Saturday, April 28, 2012

Thrushed with Orioles and Orioled with Thrushes


While out birding at the Botanical Gardens on Friday I had the pleasure of adding some new birds to my Garden list. Chief among them was a group of four Hermit Warblers foraging underneath a very large mesquite tree. 


Hermit is a good name for this skulking Thrush. Hermit Thrushes have a very pleasant, somewhat melancholy song and prefer to feed in the leaf litter underneath thick shady trees. They're soft, spotted, and polite, yet also fairly inquisitive within their small domains. I don't see them that often in Arizona, and their preference for shade can make them tricky to photograph. 
This first shot summarizes the bird well, at least in my experiences--close to the light but never fully illuminated. 


Like finches and sparrows, Thrushes have something very appealing in their simple yet unique and intricate plumage.


Here is the diagnostic rufous tail, the surest way to tell the Hermit Thrush apart from other, similar looking Thrushes.



They're compact and have good posture. They inhabit a small niche, but it's always a pleasure to enter into their world.



Maria had to do some serious studying for brainy advanced mathematics finals on Saturday, so after dropping her off at the library in Tempe, I returned to the nearby Gardens once more. Isn't it nice when these sort of things work out? Perhaps some of you are thinking I should have stayed with Maria and been a good, attentive, supportive husband. Well you're wrong! ...You may have forgotten to take into consideration how fidgety and noisy I tend to be.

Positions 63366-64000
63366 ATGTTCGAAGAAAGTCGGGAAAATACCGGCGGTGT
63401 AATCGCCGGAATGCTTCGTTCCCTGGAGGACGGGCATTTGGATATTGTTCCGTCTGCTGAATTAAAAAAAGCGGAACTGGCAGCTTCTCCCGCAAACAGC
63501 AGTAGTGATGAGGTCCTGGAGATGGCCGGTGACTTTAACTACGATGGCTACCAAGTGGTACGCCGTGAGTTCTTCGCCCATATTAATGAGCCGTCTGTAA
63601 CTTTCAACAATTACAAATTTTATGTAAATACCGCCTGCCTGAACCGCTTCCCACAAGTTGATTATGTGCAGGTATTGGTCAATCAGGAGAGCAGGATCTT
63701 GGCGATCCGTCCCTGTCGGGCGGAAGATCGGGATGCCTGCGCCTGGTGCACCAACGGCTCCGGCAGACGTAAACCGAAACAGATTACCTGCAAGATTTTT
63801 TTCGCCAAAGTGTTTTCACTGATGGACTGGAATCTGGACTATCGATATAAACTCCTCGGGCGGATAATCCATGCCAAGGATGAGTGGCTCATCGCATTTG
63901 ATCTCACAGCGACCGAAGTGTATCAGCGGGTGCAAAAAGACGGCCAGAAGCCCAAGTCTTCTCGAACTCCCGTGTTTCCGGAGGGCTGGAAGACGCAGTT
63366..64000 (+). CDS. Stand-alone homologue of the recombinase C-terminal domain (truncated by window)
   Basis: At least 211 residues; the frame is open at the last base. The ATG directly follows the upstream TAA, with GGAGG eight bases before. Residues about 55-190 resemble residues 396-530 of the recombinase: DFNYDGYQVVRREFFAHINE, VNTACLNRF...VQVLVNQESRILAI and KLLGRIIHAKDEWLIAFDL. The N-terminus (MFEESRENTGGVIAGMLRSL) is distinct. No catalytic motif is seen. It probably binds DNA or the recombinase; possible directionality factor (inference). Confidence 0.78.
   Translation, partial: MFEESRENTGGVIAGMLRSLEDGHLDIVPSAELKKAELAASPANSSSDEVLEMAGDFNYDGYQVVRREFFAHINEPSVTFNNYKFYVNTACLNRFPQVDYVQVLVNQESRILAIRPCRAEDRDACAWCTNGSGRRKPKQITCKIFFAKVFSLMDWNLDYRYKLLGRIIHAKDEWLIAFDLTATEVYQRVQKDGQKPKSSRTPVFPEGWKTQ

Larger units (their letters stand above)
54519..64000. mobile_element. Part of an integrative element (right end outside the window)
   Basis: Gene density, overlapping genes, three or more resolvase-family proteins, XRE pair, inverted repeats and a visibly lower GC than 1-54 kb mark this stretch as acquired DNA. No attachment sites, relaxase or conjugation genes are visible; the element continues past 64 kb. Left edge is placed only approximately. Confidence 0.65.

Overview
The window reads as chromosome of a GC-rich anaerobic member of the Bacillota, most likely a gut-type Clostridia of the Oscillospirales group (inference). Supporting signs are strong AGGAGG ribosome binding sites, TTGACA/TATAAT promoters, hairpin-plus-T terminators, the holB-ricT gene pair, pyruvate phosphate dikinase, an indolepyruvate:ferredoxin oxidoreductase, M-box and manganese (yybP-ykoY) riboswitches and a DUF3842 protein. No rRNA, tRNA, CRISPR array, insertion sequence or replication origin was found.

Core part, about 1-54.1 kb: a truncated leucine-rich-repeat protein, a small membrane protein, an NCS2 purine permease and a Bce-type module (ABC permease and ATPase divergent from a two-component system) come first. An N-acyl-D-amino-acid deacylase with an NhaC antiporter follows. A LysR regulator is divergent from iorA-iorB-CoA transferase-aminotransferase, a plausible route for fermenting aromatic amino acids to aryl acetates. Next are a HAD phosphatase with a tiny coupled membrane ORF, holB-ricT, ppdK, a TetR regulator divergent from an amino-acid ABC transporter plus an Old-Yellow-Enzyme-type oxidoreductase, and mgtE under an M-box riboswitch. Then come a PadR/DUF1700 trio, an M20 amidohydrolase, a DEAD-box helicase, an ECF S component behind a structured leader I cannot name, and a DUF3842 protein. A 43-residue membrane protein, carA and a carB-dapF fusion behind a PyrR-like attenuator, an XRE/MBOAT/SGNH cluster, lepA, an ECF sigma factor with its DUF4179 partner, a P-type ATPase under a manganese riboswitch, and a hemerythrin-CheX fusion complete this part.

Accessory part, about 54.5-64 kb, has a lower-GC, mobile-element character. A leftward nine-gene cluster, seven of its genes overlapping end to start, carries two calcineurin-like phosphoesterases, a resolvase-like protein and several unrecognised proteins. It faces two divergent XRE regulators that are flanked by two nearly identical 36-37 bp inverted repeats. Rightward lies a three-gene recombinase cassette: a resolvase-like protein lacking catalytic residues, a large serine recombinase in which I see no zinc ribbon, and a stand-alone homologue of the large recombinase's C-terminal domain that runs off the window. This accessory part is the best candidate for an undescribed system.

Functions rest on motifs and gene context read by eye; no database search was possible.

The Botanical Gardens were very crowded on Saturday, and it was hard to find any corner of the site with a little bit of quite and privacy. For the first hour or two I saw little of note. I was convinced there was someplace within the grounds where the birds might have retreated, some place where they were concentrated while trying to avoid all of the traffic. I don't know if there was anything to that theory, but I found a path of mesquite and palo verde trees near the herb garden tucked away from most of the other visitors, and sure enough there I found some new birds for my Garden list. 

It was a near-overload of yellow and orange as a pair of Bullock's Orioles gleaned the palo verde blooms. It's safe to say that all Orioles are mouth-watering birds, and the Bullock's is a pretty classy specimen.


I've only had a few opportunities to photograph Orioles, and this was the first successful attempt, since this Oriole was thoughtful enough to do some quick preening out in the light. He gave me a great look at his diagnostic white wing pattern.



Not wanting me to have too much of a good thing, he quickly departed. Beautiful bird.


There were some small birds doing small bird stuff in a nearby mesquite tree. Upon closer inspection, most of them turned out to be Gnatcatchers and Brewer's Sparrows. My old photographic nemesis, the Wilson's Warbler, also made a quick appearance. This was my first time seeing one at the DBG, and I came very close to finally defeating this ornery yellow bird.